Diseased coronary bifurcations are frequently treated by percutaneous coronary interventions (PCI), and in these complex lesions the adoption of the most suitable treatment technique and the selection of the most appropriate coronary stent are of primary importance. Clinical evidence suggests that drug-eluting stent (DES) implantation using a provisional approach is the gold standard for unselected bifurcated lesions.1,2 In particular, an accumulated body of evidence shows that the systematic adoption of 'complex' techniques with intentional implantation of DES in both main vessel (MV) and side branch (SB) is associated with worse clinical results compared with the provisional approach.3,4 Of note, the double stenting techniques do not appear to be beneficial even in the more challenging anatomies.3On the other hand, a series of technical issues (DES selection and sequence of procedural steps) may greatly influence the results of provisional stenting and its suitability for complex bifurcation anatomies. In this manuscript we sought to overview the tips and tricks useful to manage coronary bifurcated lesions by systematic 'provisional' stenting.
Approaching the Bifurcation - Branch Wiring and Lesion Preparation
The provisional SB stenting approach is an 'A technique' (A for across the SB) of the Main, Across, Distal, Side (MADS) classification5 adopted by the European Bifurcation Club (EBC) in 2007. A 6 French size (Fr) guide catheter is generally appropriate and this increases the overall safety of the procedure since the radial approach may liberally be practised and large sheaths may not be needed. As a first step in a bifurcation PCI, it is usually advisable to wire both branches, MV and SB, with two 0.014” coronary guidewires. Details regarding the wiring techniques for complex bifurcated lesions have been recently summarised by our group.6 According to our experience, the practice of wiring the more complex branch first and keeping the two wires separated over the operative table by a simple sterile drape sheet minimises the risk of wire twisting (see Figure 1). After wiring, the MV is pre-dilated if required (according to operator's preference or after the direct stenting failure).
Regarding the SB preparation, there is a general consensus that SB dilation before MV stenting should be avoided in most of the cases since balloon dilation may cause SB dissections, which may cause an obstacle during subsequent rewiring. However, this concept has been recently challenged by the results of a randomised trial by Pan and colleagues7 showing improved result after MV stenting in patients with SB ostial disease randomised to SB pre-dilation versus no pre-dilation. Thus, in case of true bifurcations with critical stenosis of a relevant SB, preventive SB dilation should probably be considered (with liberal use of non-compliant balloons). Some authors may recommend the use of scoring balloons or debulking devices in the case of (fibro)calcific SB ostial disease.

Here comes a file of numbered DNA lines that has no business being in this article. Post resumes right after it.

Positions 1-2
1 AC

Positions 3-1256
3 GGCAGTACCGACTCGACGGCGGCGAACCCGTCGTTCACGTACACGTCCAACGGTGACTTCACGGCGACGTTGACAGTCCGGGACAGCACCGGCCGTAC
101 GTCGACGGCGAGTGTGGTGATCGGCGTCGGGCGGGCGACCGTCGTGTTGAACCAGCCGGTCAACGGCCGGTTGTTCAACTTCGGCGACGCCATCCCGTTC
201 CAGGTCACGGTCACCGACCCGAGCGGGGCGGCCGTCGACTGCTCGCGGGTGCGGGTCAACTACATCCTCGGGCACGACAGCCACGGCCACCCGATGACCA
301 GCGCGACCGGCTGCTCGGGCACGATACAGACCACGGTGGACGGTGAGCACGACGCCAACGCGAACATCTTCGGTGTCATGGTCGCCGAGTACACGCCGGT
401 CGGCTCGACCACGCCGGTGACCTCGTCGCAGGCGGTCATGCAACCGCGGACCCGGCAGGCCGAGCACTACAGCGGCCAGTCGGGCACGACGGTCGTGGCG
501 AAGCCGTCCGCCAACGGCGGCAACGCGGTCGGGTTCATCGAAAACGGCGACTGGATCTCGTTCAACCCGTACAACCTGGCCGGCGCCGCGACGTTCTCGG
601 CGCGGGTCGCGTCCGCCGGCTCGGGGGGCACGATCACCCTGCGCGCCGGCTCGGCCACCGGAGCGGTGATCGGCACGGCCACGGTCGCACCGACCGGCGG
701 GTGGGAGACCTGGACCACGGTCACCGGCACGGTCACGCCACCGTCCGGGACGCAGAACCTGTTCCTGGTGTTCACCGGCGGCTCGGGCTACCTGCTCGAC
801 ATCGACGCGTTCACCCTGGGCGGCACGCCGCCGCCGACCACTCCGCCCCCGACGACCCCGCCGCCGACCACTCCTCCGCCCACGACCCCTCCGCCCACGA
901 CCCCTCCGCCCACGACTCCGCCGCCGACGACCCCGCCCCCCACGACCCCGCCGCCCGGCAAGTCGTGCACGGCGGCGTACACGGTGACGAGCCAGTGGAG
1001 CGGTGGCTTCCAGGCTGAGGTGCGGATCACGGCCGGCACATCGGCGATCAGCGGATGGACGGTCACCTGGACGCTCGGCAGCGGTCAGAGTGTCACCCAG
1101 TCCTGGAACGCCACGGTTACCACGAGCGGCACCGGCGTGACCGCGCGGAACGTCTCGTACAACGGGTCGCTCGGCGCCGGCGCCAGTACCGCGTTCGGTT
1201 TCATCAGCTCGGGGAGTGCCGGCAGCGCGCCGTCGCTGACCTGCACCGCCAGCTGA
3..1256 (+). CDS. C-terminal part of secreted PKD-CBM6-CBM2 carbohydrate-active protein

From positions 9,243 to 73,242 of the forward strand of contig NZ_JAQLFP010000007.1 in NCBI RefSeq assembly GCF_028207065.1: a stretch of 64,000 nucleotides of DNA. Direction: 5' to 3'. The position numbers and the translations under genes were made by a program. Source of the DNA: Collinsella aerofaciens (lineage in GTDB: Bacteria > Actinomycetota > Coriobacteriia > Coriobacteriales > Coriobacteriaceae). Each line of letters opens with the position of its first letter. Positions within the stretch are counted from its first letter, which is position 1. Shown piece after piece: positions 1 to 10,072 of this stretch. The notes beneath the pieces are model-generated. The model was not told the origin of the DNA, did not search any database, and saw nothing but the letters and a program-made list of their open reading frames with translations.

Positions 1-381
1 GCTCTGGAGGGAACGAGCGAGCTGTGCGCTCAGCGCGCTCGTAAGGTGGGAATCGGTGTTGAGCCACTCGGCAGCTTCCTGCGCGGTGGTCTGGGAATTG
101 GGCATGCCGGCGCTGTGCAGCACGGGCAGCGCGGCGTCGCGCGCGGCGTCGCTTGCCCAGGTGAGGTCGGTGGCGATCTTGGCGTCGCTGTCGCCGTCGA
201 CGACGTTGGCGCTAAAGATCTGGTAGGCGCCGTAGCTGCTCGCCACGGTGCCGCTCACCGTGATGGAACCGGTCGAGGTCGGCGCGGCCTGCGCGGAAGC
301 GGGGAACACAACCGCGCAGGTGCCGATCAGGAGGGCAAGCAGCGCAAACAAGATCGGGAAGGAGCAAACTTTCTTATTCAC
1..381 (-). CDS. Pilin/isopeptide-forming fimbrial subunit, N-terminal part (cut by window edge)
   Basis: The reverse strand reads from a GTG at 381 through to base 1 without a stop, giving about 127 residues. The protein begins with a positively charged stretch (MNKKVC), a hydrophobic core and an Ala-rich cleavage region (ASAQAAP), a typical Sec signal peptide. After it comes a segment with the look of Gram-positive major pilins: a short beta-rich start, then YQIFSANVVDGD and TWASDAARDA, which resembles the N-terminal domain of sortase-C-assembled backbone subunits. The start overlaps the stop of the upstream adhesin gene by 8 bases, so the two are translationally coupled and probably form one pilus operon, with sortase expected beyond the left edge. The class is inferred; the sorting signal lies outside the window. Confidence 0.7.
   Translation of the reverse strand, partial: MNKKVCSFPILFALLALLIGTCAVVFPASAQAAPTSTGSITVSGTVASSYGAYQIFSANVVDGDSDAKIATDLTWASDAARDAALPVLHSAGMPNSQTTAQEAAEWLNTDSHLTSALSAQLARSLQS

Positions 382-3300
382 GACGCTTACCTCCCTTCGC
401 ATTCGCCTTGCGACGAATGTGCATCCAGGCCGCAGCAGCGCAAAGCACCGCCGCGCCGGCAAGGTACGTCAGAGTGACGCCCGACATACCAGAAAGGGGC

Issues Related with Stent Implantation in the Main Vessel
After wiring both branches and pre-dilation, when appropriate, the stent is deployed in the MV across the SB. As a first point, it must be emphasised that with the systematic provisional approach, careful evaluation of the 'operative' MV axis is mandatory. Indeed, when treating a bifurcated lesion with a single stent, it is pivotal to cover as much as possible the atherosclerotic disease with the stent. An example of provisional stenting with 'inverted' operative MV axis is shown in Figure 2. When adopting this strategy (i.e. use of distal SB for first stent implantation), it is advisable to carefully evaluate the bifurcation anatomy by invasive imaging (intravascular ultrasound or optical coherence tomography [OCT]) in order to ascertain the pre-intervention plaque distribution pattern and the result obtained.
Similarly, when dealing with diffuse disease in both MV and SB, the operative MV axis should take into account the easiness of SB rewiring. Accordingly, in case of prohibitive SB take-off with high probability of suboptimal result, it is advisable to accept the possibility to end up with double stenting and to facilitate this by implanting the first stent toward the SB.
For provisional stenting, it should be recognised that the MV stent selection is of crucial importance to guarantee a satisfactory final result. Indeed, MV stenting may induce a significant worsening at the level of jailed SB. Recent data have demonstrated that this phenomenon is mainly related to the so-called 'carina shift' (shift of the highly mobile 'soft' tissue located at the flow divider) rather than to plaque shift.8,9 As a consequence, MV stent oversizing in the critical area of the carina (i.e. the segment of MV located immediately after the SB take-off) should be avoided, especially when dealing with acute angles. Accordingly, we use to select the MV stent diameter on the basis of the distal MV diameter. This causes a systematic malapposition of the stent at the level of proximal MV that must be promptly corrected by post-dilating the proximal part of MV stent with appropriately sized balloons according to the proximal optimisation technique (POT).10 Regarding the POT, the technical characteristic of the different DES should be considered. Indeed, DES response to the POT has been recently recognised to be highly variable. In particular:
- Pre-mounted stents differ among companies regarding sizings and crowns; this means that same diameter stents coming from different companies might have different behaviour in terms of stent oversizing and SB accessibility.11
- The different DES have different potentiality to expand their diameter after the POT; as a consequence, when selecting a stent according to the distal MV, there is a different potentiality to expand the MV properly at the level of the proximal MV.11,12